It is commonly known that wastewater possesses more energy than needed to operate a treatment facility, but the number of net-zero energy water resource recovery facilities (WRRFs) is still very low worldwide. Yet, a recent study states that the possibility of net-zero energy is now in the grasp of many wastewater facilities, and the report provides some of the best insights on record as to how to achieve such results.
The study, commissioned by the Water Environment Research Foundation (WERF), identifies approaches to reduce energy use and maximize energy production in water resource recovery facilities. The goal is to demonstrate ways wastewater treatment facilities can operate solely on the energy from the water and wastes they treat.
Stephen Tarallo, a client services director for Black & Veatch’s water business, served as co-principal investigator for the project, which is titled “Net-Zero Energy Solutions For Water Resource Recovery Facilities” (ENER1C12).
“The research offers guidance for selecting the combination of technologies and energy management best practices to most effectively achieve energy neutrality at WRRFs,” Tarallo said. “We wanted to demonstrate how to maximize resource recovery through harnessing the chemical, thermal, potential and kinetic energy contained in the treated wastes.”
Real-life statistics and energy flow models
The study included a detailed survey of approximately 40 WRRFs in North America and Australia, which yielded valuable statistics about energy use. In addition, nine industry leaders in net-zero energy wastewater treatment were selected from the 40 WRRFs for the development of case studies to document energy management lessons learned and best practices.
According to the WERF research, energy neutrality is within the grasp of water resource recovery facilities that use the conventional activated sludge process for biochemical oxygen demand (BOD) reduction (basic secondary treatment) and nitrification. But no two facilities are alike. In fact, the research team modelled the energy flows of 25 typical WRRF configurations, ranging from basic secondary treatment to membrane bioreactors for nutrient removal and water reuse. Facility operators can use these model results to find a configuration that is similar to their plant.
The research team also investigated the energy efficiency and energy recovery performance of 18 emerging technologies and processes in a variety of treatment plant configurations. The team used combinations of best-practice and these pioneering ideas to develop 10 hypothetical model facilities that approach or exceed energy neutrality.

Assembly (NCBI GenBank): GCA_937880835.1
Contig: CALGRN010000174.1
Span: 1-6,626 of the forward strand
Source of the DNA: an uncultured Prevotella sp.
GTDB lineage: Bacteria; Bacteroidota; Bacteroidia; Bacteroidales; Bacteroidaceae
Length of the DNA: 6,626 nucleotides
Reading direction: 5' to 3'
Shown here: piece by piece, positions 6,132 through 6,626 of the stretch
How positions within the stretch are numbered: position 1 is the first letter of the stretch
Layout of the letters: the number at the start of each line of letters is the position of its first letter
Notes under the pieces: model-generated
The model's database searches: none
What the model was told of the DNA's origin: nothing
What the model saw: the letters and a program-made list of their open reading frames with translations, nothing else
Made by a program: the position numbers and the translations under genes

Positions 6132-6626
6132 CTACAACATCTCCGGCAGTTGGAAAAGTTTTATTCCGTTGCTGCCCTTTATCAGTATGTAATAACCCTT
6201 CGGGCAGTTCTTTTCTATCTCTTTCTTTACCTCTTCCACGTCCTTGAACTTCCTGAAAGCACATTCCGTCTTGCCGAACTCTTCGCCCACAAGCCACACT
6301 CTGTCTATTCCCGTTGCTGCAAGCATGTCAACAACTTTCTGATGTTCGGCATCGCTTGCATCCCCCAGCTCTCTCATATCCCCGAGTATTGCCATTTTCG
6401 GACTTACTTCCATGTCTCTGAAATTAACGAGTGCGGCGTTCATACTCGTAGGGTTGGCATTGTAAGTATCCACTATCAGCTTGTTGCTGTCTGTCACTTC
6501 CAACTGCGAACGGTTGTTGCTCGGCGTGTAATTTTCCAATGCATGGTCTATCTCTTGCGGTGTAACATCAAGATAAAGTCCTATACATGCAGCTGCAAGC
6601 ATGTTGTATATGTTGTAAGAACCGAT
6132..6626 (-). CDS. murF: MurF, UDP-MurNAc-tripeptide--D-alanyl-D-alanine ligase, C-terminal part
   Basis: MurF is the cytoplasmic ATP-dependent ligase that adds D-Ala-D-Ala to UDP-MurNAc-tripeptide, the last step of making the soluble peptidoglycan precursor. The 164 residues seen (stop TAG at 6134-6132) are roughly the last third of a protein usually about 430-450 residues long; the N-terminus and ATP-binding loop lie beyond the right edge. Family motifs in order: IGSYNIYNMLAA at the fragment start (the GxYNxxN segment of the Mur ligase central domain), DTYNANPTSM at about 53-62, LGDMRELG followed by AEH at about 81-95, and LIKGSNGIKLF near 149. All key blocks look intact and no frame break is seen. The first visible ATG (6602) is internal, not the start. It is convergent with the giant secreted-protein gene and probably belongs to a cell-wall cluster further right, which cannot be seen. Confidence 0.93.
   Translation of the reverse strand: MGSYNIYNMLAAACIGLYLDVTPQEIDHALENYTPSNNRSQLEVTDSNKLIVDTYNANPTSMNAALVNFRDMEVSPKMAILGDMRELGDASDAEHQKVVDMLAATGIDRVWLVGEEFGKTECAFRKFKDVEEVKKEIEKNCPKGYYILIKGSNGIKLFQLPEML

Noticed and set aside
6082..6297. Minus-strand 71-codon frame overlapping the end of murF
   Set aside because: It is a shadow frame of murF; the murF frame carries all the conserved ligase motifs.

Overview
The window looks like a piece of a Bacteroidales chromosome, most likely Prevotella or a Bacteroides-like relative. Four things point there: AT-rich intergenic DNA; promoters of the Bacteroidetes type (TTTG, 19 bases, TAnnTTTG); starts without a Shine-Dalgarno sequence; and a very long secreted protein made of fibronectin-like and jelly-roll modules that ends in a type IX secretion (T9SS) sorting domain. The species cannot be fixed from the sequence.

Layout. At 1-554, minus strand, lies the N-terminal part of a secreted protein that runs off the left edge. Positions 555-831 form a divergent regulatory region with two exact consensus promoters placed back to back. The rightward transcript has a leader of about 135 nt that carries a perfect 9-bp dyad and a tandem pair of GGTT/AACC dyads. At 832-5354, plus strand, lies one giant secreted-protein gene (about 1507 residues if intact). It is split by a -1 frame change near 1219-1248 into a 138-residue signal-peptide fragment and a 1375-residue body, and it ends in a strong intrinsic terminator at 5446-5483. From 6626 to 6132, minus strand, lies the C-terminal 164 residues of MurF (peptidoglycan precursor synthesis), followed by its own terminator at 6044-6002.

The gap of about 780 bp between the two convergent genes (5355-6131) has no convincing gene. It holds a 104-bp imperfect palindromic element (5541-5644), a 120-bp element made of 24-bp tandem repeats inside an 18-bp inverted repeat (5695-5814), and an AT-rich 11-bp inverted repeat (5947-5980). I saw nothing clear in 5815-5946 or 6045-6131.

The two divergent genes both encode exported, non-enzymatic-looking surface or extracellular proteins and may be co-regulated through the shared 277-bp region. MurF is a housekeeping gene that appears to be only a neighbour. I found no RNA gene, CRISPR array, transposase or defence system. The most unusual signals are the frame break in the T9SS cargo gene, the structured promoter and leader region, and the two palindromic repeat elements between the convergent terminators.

Best in class of modelled facilities
The best overall performance was observed for a plant that consisted of chemically enhanced primary treatment (CEPT) followed by BOD-only activated sludge treatment, then anaerobic digestion, including thermal hydrolysis pre-treatment of feed sludge and co-digestion of market-available fats, oils and grease (FOG) and food waste, and combined heat and power (CHP). That facility reached an energy rating of 139 percent, meaning it met its actual energy usage plus nearly 40 percent more.
The team also developed criteria to assess the triple-bottom-line (social, environmental and financial) sustainability score of six different biosolids management options. The results showed that anaerobic digestion with co-digestion, as well as CHP followed by land-application of biosolids, had the best overall sustainability score.
For minimizing energy use, the study showed that best practices include:
- The use of clean and properly maintained fine-bubble diffusers;
- Use of high-efficiency motors and generators operating near their design point;
- Maximization of solids capture in sludge processing;
- Maximization of primary sludge capture efficiencies;
- Co-digestion of fats, oil and grease/food waste in anaerobic digesters;
- Use of anoxic zones for energy recovery in nitrification plants.
The research on energy savings showed that improving primary treatment and solids capture in thickening and dewatering processes had the most significant total positive impact of all the best practices modelled.
“We found that the full combination of best practices reduces net energy use by roughly 40 percent compared to typical performance,” Tarallo said. “This is significant and demonstrates that proven technologies already exist for WRRFs to make a significant dent in their energy use.”
A lofty but attainable goal
Tarallo said net-zero energy is a lofty goal that requires detailed planning and sustained commitment.
“The main challenges are different for each utility,” Tarallo said. “I would characterize the main challenge for biological nutrient removal (BNR) and membrane bioreactor (MBR) facilities as being technical – the technologies are just not sufficiently advanced at this time to confidently achieve the goal. For conventional and nitrification WRRFs, where technologies are available and well-proven, the challenges are more organizational and financial in nature.”
He said the overriding driver for success in all cases is strong leadership – a champion for the cause.
“We had the pleasure to speak with a variety of energy management champions about their utilities’ challenges and accomplishments. The passion that all of these leaders possess is infectious.”
To read about a Burlington-based net-zero wastewater treatment technology, click here.